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Michael Risner, Chad Jackson, Douglas McMahon; Dopamine differentially affects network light adaptation in ON- and OFF-center transient retinal ganglion cells. Invest. Ophthalmol. Vis. Sci. 2013;54(15):3421.
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© ARVO (1962-2015); The Authors (2016-present)
Retinal light adaptation involves at least two mechanisms: photoreceptor and network adaptation. Network adaptation involves the synapses between inner nuclear layer neurons and retinal ganglion cells (RGC). Network light adaptation is mediated in part by dopamine, which reconfigures retinal circuitry depending on the prevailing lighting condition. The purpose of this study was to examine how dopaminergic pathways influence network light adaptation in RGCs.
Using a transgenic mouse model in which retinal dopamine is depleted by selectively knocking out the tyrosine hydroxylase gene in the retina (rThKO), we assessed the effect of dopamine on network light adaptation in RGCs. Whole retinas from rThKO or WT mice were dissected under dark conditions and mounted onto a recording chamber and RGCs were targeted for loose patch recording. RGCs were physiologically defined by their response polarity and duration by flashing a square of light over the RGC body. Network light adaptation was assessed by presenting an increment (for ON-center cells) or decrement (for OFF-center cells) of light onto a photopic background. To measure network light adaptation in physiologically defined RGCs we analyzed the mean spike output produced by probe stimuli over time under background light.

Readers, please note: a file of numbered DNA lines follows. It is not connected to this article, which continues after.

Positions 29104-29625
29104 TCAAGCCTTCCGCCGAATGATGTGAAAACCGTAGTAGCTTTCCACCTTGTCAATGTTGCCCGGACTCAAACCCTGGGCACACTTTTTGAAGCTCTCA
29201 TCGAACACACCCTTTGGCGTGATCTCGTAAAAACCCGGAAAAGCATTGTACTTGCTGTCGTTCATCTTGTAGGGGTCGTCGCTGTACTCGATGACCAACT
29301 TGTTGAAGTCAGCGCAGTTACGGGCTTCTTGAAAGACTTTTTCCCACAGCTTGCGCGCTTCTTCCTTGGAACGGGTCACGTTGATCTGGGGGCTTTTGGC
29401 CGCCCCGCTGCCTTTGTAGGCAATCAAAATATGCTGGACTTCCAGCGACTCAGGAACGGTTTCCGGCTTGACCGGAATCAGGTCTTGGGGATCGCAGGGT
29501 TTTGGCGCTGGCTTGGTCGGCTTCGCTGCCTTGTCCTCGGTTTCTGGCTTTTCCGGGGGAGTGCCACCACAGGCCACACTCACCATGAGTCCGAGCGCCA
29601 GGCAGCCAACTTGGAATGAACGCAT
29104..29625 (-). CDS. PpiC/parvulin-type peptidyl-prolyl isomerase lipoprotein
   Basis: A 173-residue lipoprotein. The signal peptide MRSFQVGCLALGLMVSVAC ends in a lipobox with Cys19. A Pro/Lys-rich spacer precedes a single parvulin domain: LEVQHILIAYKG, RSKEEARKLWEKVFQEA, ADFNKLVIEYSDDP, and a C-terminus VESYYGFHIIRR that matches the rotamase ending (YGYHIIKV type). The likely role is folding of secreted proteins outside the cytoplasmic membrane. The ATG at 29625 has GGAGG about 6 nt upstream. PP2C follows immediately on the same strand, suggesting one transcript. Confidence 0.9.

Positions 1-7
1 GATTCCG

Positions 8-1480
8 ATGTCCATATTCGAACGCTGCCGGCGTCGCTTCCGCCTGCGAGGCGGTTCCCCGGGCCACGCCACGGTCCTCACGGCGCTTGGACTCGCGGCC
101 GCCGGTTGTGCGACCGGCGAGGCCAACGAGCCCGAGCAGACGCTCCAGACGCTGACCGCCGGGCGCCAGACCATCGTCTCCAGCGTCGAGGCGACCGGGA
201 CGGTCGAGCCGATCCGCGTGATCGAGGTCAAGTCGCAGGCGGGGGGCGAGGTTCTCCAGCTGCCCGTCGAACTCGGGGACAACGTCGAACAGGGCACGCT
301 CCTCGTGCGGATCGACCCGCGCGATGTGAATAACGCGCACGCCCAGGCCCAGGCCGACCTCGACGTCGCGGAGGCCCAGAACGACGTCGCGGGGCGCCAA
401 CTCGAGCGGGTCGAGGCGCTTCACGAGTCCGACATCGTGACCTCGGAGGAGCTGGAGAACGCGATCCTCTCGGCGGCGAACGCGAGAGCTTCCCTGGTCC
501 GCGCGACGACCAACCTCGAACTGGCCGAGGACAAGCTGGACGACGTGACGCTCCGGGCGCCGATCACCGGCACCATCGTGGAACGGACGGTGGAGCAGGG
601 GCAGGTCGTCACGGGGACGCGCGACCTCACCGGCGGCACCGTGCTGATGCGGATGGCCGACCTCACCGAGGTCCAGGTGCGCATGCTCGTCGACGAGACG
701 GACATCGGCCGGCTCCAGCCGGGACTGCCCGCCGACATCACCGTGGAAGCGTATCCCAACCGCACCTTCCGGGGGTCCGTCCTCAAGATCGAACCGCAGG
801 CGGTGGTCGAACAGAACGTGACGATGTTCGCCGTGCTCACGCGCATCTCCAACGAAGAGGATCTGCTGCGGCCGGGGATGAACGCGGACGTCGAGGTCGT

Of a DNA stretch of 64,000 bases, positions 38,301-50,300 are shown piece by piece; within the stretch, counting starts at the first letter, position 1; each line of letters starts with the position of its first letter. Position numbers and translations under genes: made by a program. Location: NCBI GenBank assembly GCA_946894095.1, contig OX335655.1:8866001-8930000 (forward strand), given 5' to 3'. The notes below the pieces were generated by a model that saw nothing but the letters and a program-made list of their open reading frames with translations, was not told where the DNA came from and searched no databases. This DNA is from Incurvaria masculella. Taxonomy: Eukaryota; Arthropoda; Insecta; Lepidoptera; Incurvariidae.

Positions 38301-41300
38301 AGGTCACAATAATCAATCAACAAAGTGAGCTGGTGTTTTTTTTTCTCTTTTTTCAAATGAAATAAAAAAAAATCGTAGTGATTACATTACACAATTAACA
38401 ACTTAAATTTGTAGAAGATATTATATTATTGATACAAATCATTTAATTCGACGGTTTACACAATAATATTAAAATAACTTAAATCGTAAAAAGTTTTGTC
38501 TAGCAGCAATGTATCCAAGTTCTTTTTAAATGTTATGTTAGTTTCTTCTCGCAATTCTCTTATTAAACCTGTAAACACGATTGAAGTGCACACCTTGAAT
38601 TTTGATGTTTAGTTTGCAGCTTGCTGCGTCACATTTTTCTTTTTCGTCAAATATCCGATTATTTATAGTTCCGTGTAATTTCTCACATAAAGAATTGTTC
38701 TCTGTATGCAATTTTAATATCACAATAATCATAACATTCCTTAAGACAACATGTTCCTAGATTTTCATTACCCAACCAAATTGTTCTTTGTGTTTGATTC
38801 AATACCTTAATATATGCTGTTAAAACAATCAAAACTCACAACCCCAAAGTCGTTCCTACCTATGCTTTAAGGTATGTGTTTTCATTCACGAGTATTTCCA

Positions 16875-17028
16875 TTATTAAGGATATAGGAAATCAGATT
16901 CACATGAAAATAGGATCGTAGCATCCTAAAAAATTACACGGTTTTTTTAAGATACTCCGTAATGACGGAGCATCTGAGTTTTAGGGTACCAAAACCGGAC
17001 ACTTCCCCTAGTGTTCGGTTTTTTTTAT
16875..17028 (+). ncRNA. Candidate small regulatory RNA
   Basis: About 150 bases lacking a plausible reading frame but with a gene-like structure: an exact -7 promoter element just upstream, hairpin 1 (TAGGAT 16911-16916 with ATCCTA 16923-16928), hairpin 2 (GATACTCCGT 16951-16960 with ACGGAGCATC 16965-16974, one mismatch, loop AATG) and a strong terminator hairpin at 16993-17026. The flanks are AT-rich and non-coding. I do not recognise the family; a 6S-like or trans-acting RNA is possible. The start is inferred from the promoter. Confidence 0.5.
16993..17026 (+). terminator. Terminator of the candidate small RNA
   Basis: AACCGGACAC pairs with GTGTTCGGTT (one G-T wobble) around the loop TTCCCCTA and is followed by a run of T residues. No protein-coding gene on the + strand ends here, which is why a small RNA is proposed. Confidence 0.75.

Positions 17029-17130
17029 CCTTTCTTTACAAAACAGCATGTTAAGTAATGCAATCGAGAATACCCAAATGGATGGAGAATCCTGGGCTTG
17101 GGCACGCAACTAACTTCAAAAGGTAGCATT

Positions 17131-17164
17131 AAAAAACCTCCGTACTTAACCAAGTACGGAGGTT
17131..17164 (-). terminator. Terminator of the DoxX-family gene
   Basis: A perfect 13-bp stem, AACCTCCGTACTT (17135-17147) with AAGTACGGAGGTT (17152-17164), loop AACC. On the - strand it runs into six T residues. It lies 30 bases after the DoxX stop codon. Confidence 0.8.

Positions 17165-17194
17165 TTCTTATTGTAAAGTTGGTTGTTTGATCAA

Network light adaptation was assessed in four types of cells: ON- and OFF-center sustained and ON- and OFF-center transient RGCs. Preliminary results indicate that network light adaptation is not affected by knocking out retinal dopamine in ON- and OFF-center sustained RGCs. There was no significant difference between the network light adaptation profiles of WT and rThKO ON- and OFF-center sustained RGCs. However, network light adaptation was altered in rThKO ON- and OFF-center transient RGCs. Furthermore, the knocking out retinal dopamine differentially alters network light adaptation in ON- and OFF-center transient RGCs.
In conclusion, dopamine is directly involved during network light adaptation in ON- and OFF-center transient RGCs. We suspect this difference in network light adaptation in ON- and OFF-center transient RGCs may be due to the influence of distinct dopamine receptors.
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